Right now, top programmers would like to come to (or continue living in) the United States, Graham notes. But if the U.S. makes it too difficult for them and another country makes it easier, all the top tech talent might migrate there instead. If that happens, the United States could fall from being a technology super power. Graham also warns that not fixing immigration laws could become "the defining mistake this generation of American politicians later become famous for."
The more of the world's great programmers are here, the more the rest will want to come here.
And if we don't, the US could be seriously f---ed. I realize that's strong language, but the people dithering about this don't seem to realize the power of the forces at work here. Technology gives the best programmers huge leverage. The world market in programmers seems to be becoming dramatically more liquid. And since good people like good colleagues, that means the best programmers could collect in just a few hubs. Maybe mostly in one hub.
What if most of the great programmers collected in one hub, and it wasn't here?...We have the potential to ensure that the US remains a technology superpower just by letting in a few thousand great programmers a year."
A total of $1.4 billion for venture capital raised is over double the figure raised last year. And it's over 20 times the amount of VC money raised by London tech startups four years ago.
But things get less impressive when you compare London to the rest of the world. Silicon Valley tech startups raised over $22 billion in 2014, and New York managed $1.7 billion in just the third quarter of 2014.
The London & Partners survey also includes data on how London measures up to the rest of the UK when it comes to startups. Unsurprisingly, most of the money raised happens in the capital: London makes up 65% of the UK's total.
Earlier this year, Instacart raised $44 million at a $400 million valuation from top Silicon Valley investors including Sequoia Capital and Andreessen Horowitz. The company says it will generate about $100 million this year, a 10X increase from 2013.
Instacart competes with Fresh Direct, but while Fresh Direct has its own store that holds inventory, Instacart relies on local grocers to fulfill orders. It has deals with major grocery chains like A&P and Costco, with Instacart shoppers who go to your local store for you.
But the shoppers don't know what's in stock in advance. A common complaint is that Instacart users spend too much time on the phone with Instacart shoppers discussing replacements for out-of-stock items and that it would sometimes be less of a headache to go to the store themselves.
On-demand grocery shopping is just one of the major deliver-it-now services that have exploded this year. Uber led the on-demand charge with a $40 billion valuation this year. Postmates is a similar service for delivering packages.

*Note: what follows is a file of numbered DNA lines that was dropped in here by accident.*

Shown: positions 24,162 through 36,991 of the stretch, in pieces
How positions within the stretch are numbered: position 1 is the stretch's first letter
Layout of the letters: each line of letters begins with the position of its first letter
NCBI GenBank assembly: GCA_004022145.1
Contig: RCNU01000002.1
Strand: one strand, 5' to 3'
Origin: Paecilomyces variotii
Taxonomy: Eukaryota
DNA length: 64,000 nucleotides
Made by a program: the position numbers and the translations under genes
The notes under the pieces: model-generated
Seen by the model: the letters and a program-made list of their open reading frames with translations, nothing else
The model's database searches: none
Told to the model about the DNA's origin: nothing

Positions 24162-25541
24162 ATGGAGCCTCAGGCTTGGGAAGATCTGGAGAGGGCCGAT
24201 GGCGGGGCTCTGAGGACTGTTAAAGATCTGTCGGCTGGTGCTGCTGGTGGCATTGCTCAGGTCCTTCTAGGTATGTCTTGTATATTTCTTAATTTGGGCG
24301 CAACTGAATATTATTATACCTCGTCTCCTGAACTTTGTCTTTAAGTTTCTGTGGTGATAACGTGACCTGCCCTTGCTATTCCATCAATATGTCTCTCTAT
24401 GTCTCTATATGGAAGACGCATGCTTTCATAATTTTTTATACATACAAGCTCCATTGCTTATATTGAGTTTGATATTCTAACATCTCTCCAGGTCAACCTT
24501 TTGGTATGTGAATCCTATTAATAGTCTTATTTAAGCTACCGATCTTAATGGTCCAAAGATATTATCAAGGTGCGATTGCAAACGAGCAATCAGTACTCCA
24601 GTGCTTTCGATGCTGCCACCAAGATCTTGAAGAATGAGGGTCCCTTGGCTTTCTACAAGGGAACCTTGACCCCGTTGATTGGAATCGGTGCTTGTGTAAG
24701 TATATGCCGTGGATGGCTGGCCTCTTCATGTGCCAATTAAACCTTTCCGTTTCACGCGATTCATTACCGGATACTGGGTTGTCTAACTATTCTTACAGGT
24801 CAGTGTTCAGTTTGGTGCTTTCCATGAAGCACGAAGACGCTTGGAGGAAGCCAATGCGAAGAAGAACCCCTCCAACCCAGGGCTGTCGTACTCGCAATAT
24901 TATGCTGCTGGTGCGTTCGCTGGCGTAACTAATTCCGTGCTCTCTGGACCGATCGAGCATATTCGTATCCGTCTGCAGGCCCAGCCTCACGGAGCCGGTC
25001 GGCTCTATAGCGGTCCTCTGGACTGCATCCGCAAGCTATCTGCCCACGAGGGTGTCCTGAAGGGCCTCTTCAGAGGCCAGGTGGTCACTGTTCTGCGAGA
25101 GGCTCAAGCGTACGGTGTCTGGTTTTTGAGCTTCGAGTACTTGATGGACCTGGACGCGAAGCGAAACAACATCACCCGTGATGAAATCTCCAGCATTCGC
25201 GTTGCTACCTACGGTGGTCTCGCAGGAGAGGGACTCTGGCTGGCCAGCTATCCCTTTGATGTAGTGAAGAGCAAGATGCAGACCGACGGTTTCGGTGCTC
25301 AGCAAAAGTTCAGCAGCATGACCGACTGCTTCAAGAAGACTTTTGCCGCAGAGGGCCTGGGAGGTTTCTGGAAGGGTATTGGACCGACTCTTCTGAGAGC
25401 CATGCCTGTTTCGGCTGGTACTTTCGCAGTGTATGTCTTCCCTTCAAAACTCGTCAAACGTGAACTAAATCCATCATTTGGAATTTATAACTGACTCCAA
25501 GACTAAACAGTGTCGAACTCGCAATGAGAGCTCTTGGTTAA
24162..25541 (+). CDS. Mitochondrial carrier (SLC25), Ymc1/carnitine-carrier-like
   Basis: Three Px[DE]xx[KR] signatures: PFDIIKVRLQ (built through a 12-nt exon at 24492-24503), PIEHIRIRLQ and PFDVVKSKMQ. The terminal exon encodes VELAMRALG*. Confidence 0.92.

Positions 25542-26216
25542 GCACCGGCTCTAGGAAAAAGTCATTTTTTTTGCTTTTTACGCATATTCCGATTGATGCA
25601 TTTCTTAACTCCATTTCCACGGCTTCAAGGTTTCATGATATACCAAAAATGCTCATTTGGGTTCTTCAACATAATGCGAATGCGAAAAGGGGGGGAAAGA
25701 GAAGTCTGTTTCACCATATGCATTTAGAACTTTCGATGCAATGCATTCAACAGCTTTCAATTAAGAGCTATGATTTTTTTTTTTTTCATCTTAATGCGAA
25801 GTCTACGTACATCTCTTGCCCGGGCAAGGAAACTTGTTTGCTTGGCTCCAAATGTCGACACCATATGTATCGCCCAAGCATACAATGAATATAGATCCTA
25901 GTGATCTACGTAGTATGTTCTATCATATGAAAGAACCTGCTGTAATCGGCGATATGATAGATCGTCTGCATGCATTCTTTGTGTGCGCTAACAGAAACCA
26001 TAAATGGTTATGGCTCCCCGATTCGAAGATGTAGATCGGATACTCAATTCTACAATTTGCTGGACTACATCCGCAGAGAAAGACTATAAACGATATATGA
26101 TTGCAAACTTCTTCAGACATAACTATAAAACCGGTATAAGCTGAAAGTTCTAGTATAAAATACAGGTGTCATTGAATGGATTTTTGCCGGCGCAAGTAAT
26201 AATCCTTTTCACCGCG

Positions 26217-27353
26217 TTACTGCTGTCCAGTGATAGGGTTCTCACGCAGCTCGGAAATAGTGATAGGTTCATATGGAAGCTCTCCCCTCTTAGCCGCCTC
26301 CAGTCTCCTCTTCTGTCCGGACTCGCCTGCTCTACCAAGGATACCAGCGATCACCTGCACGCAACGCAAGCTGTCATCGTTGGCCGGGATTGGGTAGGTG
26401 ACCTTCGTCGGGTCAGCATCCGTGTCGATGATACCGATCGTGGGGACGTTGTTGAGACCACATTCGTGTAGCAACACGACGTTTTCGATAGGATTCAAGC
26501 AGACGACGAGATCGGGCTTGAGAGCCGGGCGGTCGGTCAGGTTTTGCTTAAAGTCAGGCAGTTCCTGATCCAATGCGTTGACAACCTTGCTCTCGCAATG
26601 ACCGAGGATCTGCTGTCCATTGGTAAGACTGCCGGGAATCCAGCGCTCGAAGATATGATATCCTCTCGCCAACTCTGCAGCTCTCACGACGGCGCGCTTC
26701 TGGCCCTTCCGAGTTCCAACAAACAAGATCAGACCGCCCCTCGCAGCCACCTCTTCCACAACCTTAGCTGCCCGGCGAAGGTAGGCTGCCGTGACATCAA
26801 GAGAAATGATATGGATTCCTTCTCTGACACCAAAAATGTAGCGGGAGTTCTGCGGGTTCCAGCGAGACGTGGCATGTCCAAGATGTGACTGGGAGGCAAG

"I really see the value in Office 365 - it's pretty awesome - we tried both Google Apps and Microsoft Office 365 - giving both 2 weeks of dedicated (forced) use. ... After everyone had a chance to use both we came back with the same conclusion, Google Apps is the best solution for our company," he wrote.
The main reason: Gmail.
It was simpler to use, easier to search, and worked the same on any device. He calls Gmail, "the gateway drug to Google Apps."
Google also does one other thing better than Microsoft, he feels, collaboration. It's pretty easy for multiple people to work together on documents, fire up a video conferencing meeting (a "Hangout") or chat via Gmail and so on.
But the bummer is that nearly all of the other Office 365 apps are better, including Outlook's calendaring, he says, This is is especially true for Excel. Using his analogy, we'd say that Excel would be the gateway drug to Microsoft Office and Office 365.
We reached out to Sood and he explained, "I don't see any good finance person building real financial models on Sheets. I mean come on, you can't be serious. Excel is far and away better than anything out there."
He wants Microsoft to integrate Office 365 apps with Gmail. Better still, he wants Microsoft to offer individual apps as add-ons to Google Apps, so startups could buy them on a monthly subscription basis, too.
We're not so sure Google would love this idea. Remember in 2013, when Google banned two of Microsoft's YouTube apps? The second app was actually created in partnership with Google, but Google banned it anyway. The two companies butted heads over how Google would share its advertising data to its big rival, Microsoft said at the time.
Microsoft still remembers the experience and feels burned, we understand. Google probably isn't any more willing to share info about its Apps customers with Microsoft than it was to share YouTube ad data.
Yesterday TechCrunch posted an article about a blog written by someone at Microsoft which was eventually yanked. The blog post was a tongue in cheek father vs son debate about the differences between Office 365 and Google Apps. Putting the post aside, I thought it was a good opportunity to write about my experiences on this topic.
Placing your bets on Enterprise Software
At Unikrn we are a distributed team, with people in San Francisco, Sydney, Ottawa, Berlin, and Seattle. We also have investors from around the world that we need to share certain documents with. So even though we've been in operation for less than two months, we still struggled with our decisions on technology. What software should we use to operate to our business, what collaboration software should we use, how do we brainstorm on documents, and what do we use for email. Basically it boiled down to three things that we didn't want to think about past the first month;